In a bid to influence the outcome of a proposed total ban on wagering advertising, an array of influential stakeholders — including gambling companies, broadcasters, sporting codes, and global tech giants — have engaged in discussions with communications minister Michelle Rowland and her staff.
The proposed ban, stemming from a parliamentary inquiry into online gambling harm, has drawn concerns from diverse sectors anticipating a potential financial blow.
According to documents released under freedom of information, the Australian Football League (AFL) and the National Rugby League (NRL), which oppose the ad ban, have secured two meetings with Minister Rowland or her staff since the recommendation surfaced.
Gambling industry leaders such as Sportsbet, Crown, Betfair, Tabcorp, Betr, BlueBet and Entain have also voiced their apprehensions in meetings with the minister or her staff.
Responsible Wagering Australia (RWA), the peak body representing the gambling industry, was requested to elaborate on its opposition to the proposed ban.
In a letter from Richard Windeyer, deputy secretary of the communications department, RWA was informed that the provided information would contribute to the evidence base for the government’s deliberations on potential recommendations.
Broadcasters, including Channel Nine, Channel Seven, Foxtel, Commercial Radio Australia, SBS and Free TV, have also sought meetings with Minister Rowland.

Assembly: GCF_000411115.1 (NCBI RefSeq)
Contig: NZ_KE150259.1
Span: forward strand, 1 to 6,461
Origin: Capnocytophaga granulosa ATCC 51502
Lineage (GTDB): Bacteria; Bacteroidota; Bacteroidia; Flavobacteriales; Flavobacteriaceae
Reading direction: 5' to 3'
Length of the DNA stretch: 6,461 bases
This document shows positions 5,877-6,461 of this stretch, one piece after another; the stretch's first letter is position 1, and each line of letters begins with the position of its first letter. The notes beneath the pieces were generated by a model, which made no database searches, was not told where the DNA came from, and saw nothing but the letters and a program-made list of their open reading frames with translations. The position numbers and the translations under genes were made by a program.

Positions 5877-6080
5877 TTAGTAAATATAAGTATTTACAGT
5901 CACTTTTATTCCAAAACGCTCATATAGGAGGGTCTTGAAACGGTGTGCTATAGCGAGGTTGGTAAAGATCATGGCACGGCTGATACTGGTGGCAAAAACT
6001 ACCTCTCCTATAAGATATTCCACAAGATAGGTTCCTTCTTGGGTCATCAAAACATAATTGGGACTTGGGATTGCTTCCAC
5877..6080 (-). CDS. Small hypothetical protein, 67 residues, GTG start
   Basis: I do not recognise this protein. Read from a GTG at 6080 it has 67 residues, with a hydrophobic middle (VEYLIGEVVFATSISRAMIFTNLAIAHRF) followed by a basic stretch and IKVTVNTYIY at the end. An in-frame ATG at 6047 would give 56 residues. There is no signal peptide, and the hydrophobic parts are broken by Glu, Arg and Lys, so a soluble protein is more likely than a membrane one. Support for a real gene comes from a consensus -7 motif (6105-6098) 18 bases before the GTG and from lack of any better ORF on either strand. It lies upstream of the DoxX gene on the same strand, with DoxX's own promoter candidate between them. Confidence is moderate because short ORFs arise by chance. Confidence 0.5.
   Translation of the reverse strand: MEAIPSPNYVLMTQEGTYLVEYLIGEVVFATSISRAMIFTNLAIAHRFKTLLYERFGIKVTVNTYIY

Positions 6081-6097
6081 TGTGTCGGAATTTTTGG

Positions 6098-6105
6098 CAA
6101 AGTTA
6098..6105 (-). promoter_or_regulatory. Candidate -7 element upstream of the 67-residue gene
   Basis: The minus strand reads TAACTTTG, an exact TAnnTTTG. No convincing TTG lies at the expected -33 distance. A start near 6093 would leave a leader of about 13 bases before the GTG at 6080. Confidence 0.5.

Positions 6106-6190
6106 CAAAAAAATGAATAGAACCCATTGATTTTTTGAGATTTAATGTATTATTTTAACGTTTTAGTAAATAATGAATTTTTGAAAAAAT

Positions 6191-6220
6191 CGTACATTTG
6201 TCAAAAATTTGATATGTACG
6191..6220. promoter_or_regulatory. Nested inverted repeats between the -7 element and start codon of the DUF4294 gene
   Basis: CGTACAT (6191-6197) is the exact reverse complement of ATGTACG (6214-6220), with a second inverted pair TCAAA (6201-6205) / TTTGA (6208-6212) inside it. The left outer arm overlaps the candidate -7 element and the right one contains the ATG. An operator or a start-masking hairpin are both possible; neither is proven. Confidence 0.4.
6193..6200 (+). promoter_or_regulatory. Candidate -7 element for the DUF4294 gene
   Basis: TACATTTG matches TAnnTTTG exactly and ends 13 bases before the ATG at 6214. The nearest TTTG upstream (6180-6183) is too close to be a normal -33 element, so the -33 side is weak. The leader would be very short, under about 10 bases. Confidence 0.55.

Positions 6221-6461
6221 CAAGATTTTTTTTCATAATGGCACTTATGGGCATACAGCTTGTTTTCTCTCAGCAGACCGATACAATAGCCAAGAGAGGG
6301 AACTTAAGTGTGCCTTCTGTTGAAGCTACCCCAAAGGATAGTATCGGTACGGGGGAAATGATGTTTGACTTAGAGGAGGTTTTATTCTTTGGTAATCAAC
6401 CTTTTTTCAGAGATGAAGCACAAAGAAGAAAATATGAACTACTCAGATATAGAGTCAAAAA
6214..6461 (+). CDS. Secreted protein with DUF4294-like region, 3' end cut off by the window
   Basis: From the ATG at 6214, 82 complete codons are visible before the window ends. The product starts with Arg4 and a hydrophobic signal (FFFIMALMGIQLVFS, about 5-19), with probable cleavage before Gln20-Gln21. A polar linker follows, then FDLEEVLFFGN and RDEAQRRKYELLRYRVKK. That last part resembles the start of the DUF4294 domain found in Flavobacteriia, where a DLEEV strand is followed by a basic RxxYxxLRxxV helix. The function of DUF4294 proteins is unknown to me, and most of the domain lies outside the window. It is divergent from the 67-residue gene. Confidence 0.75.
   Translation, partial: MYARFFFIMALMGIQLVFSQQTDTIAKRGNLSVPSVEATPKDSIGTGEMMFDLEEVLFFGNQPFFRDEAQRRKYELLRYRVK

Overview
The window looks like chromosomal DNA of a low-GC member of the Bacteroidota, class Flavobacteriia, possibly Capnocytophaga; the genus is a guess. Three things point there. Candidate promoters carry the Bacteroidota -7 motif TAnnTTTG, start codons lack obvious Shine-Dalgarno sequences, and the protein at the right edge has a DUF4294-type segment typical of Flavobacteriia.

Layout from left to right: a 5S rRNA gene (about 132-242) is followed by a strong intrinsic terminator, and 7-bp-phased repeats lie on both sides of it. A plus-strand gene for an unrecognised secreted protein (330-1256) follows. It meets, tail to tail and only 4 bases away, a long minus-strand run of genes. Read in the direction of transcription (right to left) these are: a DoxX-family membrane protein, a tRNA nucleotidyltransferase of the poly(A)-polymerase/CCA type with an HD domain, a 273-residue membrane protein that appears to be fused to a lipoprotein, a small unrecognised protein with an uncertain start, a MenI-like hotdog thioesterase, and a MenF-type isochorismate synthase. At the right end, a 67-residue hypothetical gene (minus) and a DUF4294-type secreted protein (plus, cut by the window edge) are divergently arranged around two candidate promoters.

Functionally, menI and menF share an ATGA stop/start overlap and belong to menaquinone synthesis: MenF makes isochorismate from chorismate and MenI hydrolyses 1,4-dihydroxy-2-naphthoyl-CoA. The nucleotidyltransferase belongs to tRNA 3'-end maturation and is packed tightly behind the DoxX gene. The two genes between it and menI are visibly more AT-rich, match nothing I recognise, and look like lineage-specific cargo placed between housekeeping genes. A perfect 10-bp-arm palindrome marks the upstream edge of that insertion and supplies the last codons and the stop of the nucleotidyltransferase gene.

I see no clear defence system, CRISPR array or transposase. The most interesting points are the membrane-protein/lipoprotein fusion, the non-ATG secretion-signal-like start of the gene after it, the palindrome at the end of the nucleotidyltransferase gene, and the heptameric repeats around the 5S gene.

Free TV, representing commercial broadcasters, cautioned against further restrictions, suggesting that free sports coverage might be jeopardised.
Google, Facebook and TikTok were not exempt from the government’s inquiries, as they were asked to estimate the financial implications of a total ban on gambling ads.
The government sought information on how many children were exposed to gambling ads on their platforms and the feasibility of implementing such a ban.
Greyhounds Australasia, citing modelling from gambling companies, claimed that a total ban on inducements would result in a “catastrophic reduction in revenues across the Australian racing industry”.
Similar concerns were echoed by Greyhound Racing New South Wales, projecting a 33% reduction in racing and sports turnover.
While harm reduction advocates briefed the government on their perspectives, independent MP Kate Chaney emphasised the need for swift action.
Chaney, a member of the inquiry into online gambling harm, urged the government to adopt the committee’s recommendations to honour the legacy of the late Labor MP Peta Murphy.
“Six months have now passed since Peta Murphy tabled the report in parliament, and the government is yet to announce its response,” she said.
“In the wake of Peta’s death, politicians from across the parliament voiced support for implementing the recommendations in full to her honour her legacy.
“This is an opportunity for the Albanese government to demonstrate it’s got the guts to stand up to the gambling lobby, and to prioritise our kids, to prioritise community mental health, to prioritise the victims of this insidious industry — by banning the ads that promote online gambling and sports betting.”
In response, a government spokesperson stated that the broad engagement with various stakeholders was necessary as the government contemplates restrictions on the gambling industry.
The spokesperson highlighted the government’s commitment to addressing the untenable status quo of online wagering advertising and promised a comprehensive response in due course.
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